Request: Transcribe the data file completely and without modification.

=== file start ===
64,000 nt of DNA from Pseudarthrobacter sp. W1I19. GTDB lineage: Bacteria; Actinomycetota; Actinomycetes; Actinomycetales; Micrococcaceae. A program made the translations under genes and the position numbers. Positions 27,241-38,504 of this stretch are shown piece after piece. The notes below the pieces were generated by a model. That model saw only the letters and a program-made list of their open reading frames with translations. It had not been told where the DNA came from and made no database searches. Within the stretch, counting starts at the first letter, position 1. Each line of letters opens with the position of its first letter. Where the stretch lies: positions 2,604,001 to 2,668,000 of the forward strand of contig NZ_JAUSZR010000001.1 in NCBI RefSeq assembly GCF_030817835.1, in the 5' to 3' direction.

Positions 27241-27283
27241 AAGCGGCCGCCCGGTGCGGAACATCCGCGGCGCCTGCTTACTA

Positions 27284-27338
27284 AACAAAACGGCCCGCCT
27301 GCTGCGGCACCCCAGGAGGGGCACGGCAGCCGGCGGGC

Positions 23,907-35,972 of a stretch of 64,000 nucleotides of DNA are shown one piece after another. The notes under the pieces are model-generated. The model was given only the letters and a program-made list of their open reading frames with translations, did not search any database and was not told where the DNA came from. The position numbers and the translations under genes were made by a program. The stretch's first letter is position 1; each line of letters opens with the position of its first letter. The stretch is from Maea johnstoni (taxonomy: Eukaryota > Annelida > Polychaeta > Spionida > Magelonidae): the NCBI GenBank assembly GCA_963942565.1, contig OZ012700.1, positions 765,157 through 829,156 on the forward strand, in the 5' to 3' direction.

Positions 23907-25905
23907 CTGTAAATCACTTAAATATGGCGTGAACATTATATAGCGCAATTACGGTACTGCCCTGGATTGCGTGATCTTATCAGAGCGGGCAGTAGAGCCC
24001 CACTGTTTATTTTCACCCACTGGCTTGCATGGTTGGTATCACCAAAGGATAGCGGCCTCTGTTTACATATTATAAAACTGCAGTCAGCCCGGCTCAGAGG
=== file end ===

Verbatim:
64,000 nt of DNA from Pseudarthrobacter sp. W1I19. GTDB lineage: Bacteria; Actinomycetota; Actinomycetes; Actinomycetales; Micrococcaceae. A program made the translations under genes and the position numbers. Positions 27,241-38,504 of this stretch are shown piece after piece. The notes below the pieces were generated by a model. That model saw only the letters and a program-made list of their open reading frames with translations. It had not been told where the DNA came from and made no database searches. Within the stretch, counting starts at the first letter, position 1. Each line of letters opens with the position of its first letter. Where the stretch lies: positions 2,604,001 to 2,668,000 of the forward strand of contig NZ_JAUSZR010000001.1 in NCBI RefSeq assembly GCF_030817835.1, in the 5' to 3' direction.

Positions 27241-27283
27241 AAGCGGCCGCCCGGTGCGGAACATCCGCGGCGCCTGCTTACTA

Positions 27284-27338
27284 AACAAAACGGCCCGCCT
27301 GCTGCGGCACCCCAGGAGGGGCACGGCAGCCGGCGGGC

Positions 23,907-35,972 of a stretch of 64,000 nucleotides of DNA are shown one piece after another. The notes under the pieces are model-generated. The model was given only the letters and a program-made list of their open reading frames with translations, did not search any database and was not told where the DNA came from. The position numbers and the translations under genes were made by a program. The stretch's first letter is position 1; each line of letters opens with the position of its first letter. The stretch is from Maea johnstoni (taxonomy: Eukaryota > Annelida > Polychaeta > Spionida > Magelonidae): the NCBI GenBank assembly GCA_963942565.1, contig OZ012700.1, positions 765,157 through 829,156 on the forward strand, in the 5' to 3' direction.

Positions 23907-25905
23907 CTGTAAATCACTTAAATATGGCGTGAACATTATATAGCGCAATTACGGTACTGCCCTGGATTGCGTGATCTTATCAGAGCGGGCAGTAGAGCCC
24001 CACTGTTTATTTTCACCCACTGGCTTGCATGGTTGGTATCACCAAAGGATAGCGGCCTCTGTTTACATATTATAAAACTGCAGTCAGCCCGGCTCAGAGG